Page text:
We all know that subjecting yourself to undue amount of stress can be very unpleasant and dulls your mood as well as productivity. But can stress physically make you sick?
I have forever been fascinated with the mind-body connection and how both are always influencing each other in an instant & infinite loop. It has been proven again and again that changing minor things about your body like nutrition, exercise, facial expressions and even posture can dramatically change your long term mood and mental health. But how much of an influence does your mental and emotional experience have on your physical bodily state?
You must have heard mention of this notion from your grandparents or other more experienced people around you. My grandfather used to say “constant stress causes a slow death”. And now the proof of this claim is also confirmed by various scientific research and experiments that stress can create such internal states in the body which can wear the body and its functions down, even to the cellular level.
Let me talk about the obvious scenario. Imagine you are stressed about something, perhaps at work, and you don’t feel so positive or energetic. Immediately your body starts feeling lethargic and dreary. Or if the stress also has a flavor of fear or dread of an unpleasant situation, you may also feel sickness in your stomach, headache and tightness in muscles. You can call these bodily reactions to mental stress a fight-or-flight response. This is the body’s inherent mechanism to prepare us for situations where our survival may be at risk. During this fight-or-flight response, several of our bodily systems shut down, for example the digestive system and the pre-frontal cortex i.e. the long term thinking part of the human brain. Instead of these functions, the latent energy inside the body is directed to other systems like long-muscular fibers (for escaping or indulging in combat) and cardio-vascular system (for adequately pumping more blood to essential body parts). This whole response is single-handedly orchestrated by a hormone called Cortisol, also popularly known as the ‘Stress Hormone’. All this machinery is fairly ancient in the human body and was designed to serve us well in an environment of constant threats by predators and natural calamities.
Today we no longer face savage predators but we still feel stressed by non-favorable situations and hostile people. So without even thinking about it we are constantly inside the fight-or-flight response. While the response is very useful in an actually life-threatening situation, it is very harmful if not switched off. The question is not ‘can stress make you sick?’ but the question is how soon?
While the body is in fight-or-flight, it can’t rest or recover. It can’t digest properly. It easily depletes its resources of energy and fuel. And it even experience a mass-scale breakdown of cells and tissues. Really, subjecting yourself to undue stress for long periods of time is the same is submerging an iron rod inside water for many weeks. The iron gets rusty, becomes week and loses structure and finally breaks down. The same thing happens with the body and its cells in the presence of constant and high cortisol.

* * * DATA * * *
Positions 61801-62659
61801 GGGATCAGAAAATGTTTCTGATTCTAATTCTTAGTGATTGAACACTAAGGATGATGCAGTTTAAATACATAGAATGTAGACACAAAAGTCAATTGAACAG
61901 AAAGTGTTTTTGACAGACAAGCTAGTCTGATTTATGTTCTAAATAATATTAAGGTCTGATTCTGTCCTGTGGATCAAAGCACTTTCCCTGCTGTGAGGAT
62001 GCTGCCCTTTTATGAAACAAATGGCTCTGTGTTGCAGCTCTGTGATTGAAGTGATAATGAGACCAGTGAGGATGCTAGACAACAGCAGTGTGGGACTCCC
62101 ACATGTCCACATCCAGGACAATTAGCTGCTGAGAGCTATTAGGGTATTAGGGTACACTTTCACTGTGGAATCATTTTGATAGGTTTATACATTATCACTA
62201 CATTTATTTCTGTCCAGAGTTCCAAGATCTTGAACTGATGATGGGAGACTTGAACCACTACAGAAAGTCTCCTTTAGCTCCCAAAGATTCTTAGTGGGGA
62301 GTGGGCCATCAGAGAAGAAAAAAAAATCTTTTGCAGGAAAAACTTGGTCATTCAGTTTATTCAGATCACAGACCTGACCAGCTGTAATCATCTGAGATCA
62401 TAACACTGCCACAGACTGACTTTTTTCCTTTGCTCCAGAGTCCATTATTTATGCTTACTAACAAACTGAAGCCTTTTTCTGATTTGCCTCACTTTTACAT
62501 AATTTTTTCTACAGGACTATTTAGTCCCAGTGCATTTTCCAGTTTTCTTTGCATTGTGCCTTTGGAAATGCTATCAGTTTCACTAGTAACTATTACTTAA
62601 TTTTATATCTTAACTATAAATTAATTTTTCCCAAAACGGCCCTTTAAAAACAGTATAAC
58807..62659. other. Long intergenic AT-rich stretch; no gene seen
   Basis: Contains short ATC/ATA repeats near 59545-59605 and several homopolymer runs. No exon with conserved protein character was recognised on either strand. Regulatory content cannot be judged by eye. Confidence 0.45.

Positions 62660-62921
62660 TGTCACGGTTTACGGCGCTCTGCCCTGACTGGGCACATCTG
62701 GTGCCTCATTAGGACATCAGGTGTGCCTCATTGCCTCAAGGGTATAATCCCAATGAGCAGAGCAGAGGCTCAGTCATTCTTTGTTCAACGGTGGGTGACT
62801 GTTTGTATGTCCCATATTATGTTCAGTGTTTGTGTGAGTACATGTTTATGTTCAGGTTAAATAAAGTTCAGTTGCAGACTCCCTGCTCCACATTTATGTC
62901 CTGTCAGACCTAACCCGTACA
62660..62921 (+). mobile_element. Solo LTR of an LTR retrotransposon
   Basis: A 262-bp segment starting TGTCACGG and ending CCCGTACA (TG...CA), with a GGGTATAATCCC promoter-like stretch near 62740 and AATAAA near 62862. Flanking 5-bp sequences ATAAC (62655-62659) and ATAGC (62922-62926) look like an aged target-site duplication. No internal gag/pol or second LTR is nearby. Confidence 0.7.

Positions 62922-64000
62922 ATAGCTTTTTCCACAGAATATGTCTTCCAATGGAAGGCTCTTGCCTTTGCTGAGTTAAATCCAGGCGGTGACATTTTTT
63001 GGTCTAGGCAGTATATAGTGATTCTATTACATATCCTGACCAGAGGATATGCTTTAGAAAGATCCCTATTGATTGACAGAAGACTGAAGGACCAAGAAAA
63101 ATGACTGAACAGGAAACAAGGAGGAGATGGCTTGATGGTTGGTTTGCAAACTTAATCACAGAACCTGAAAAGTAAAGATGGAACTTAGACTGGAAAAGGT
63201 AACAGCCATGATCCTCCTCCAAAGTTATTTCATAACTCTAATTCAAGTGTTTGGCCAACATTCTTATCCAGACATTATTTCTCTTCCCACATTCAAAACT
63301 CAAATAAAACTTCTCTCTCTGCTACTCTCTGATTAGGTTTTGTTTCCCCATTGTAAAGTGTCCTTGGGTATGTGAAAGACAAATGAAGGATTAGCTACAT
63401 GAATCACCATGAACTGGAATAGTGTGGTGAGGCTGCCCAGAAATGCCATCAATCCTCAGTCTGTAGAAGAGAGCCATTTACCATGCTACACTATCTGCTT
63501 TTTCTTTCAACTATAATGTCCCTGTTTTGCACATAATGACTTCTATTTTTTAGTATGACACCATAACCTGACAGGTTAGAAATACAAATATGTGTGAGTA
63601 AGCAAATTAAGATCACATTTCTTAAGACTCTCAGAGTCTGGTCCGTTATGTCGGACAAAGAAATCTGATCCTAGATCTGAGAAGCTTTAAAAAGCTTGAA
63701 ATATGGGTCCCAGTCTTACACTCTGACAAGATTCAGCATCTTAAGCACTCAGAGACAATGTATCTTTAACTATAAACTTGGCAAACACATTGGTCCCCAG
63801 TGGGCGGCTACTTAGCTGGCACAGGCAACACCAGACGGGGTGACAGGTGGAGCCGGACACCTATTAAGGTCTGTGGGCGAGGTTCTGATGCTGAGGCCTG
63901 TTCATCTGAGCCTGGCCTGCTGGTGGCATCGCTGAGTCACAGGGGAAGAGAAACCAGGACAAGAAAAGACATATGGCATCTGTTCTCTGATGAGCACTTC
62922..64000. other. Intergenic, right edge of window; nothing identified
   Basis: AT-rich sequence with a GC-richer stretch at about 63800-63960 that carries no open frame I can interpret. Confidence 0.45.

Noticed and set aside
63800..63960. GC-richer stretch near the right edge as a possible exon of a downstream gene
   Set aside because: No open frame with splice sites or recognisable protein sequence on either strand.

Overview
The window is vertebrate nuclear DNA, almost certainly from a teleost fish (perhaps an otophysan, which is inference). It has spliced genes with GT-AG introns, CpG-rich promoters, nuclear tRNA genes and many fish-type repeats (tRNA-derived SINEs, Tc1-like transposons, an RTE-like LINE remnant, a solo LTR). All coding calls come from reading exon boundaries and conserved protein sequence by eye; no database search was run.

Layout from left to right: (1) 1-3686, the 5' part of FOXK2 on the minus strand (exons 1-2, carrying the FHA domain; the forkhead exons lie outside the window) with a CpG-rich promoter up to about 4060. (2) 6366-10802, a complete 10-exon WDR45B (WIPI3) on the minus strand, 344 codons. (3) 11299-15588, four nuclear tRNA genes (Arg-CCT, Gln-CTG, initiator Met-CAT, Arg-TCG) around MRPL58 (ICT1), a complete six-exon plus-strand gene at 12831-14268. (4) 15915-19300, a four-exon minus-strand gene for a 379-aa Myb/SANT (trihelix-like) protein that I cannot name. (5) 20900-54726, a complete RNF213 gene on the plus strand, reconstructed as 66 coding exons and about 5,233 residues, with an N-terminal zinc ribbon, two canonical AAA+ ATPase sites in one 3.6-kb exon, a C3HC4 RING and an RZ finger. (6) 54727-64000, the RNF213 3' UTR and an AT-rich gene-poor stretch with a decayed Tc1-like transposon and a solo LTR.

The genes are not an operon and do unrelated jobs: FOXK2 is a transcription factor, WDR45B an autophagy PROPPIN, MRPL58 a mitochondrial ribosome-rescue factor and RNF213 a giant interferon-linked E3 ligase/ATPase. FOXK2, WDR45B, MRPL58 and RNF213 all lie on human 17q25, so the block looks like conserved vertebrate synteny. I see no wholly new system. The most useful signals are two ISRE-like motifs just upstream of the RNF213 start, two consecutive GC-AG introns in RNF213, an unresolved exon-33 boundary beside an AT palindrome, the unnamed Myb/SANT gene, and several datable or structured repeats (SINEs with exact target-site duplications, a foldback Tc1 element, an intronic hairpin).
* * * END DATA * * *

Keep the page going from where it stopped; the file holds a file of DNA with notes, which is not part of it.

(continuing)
And this is how constant and long-term stress makes us sick. Physically sick.
Good Stress and the Relaxation Response
Now that we know continuous stress is bad for us, some of us might be thinking of ways to eliminate stress out of our lives. In my humble opinion, that is neither possible nor beneficial. See, stress occurring intermittently and in proper quantities is good for us because it makes us get off of our ass and get work done. This is what makes us move. Stress is also a kind of motivation to take action. They call it ‘eu’stress, which means beneficial stress. So you don’t want to eliminate stress entirely.
But to be fair, some of us work at jobs which are very stressful and that amount of stress can’t be beneficial to anyone. And I agree with you on that. Here my advice would be two-pronged though.
- Try to reduce stress as much as you can by employing proper time management techniques, delegating work, eliminating non-essential tasks and setting up processes & systems for predictable work
- Learn ways to counter-act on stress, techniques like meditation, proper nutrition and exercise, journaling, random acts of kindness
To summarize, I just want remind you that if you are allowing yourself to be in a stressful situation for a long time, whether that is a job or a toxic relationship, you are not doing anyone a favor. In fact, you are doing yourself and your loved ones a big disservice. So stop believing that you are a victim to your circumstances and start taking little actions to improve your situation. Maybe even ask for help.
You can do it. And I’m committed to help you on every step of your journey.
Until the next post, good bye!